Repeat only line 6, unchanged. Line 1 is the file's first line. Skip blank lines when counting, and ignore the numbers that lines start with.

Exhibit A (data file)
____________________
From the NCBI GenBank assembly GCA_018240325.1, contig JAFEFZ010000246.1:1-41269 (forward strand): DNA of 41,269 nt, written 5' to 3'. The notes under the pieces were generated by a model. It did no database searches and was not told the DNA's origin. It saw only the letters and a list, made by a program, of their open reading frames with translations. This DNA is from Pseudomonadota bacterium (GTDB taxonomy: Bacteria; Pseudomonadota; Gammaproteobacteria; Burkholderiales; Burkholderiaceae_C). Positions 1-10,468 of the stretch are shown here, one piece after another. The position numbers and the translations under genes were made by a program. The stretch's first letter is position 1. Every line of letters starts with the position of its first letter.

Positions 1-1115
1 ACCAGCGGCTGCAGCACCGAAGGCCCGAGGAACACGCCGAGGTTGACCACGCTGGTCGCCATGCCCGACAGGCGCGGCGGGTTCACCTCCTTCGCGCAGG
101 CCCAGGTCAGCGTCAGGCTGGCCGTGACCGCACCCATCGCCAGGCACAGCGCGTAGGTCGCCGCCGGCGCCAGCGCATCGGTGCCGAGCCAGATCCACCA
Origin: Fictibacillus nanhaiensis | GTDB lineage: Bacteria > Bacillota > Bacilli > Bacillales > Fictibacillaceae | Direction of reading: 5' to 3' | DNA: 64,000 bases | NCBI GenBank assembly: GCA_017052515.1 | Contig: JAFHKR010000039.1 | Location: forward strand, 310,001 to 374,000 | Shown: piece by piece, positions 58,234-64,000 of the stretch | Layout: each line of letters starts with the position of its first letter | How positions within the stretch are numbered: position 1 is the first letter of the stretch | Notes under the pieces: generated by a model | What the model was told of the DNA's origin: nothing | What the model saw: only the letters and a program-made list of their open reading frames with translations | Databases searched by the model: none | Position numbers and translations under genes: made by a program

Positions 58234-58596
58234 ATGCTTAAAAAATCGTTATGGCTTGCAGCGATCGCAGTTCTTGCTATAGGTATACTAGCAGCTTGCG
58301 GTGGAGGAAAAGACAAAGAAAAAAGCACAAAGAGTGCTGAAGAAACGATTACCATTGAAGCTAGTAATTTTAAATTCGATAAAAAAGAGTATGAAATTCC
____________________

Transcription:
Positions 58234-58596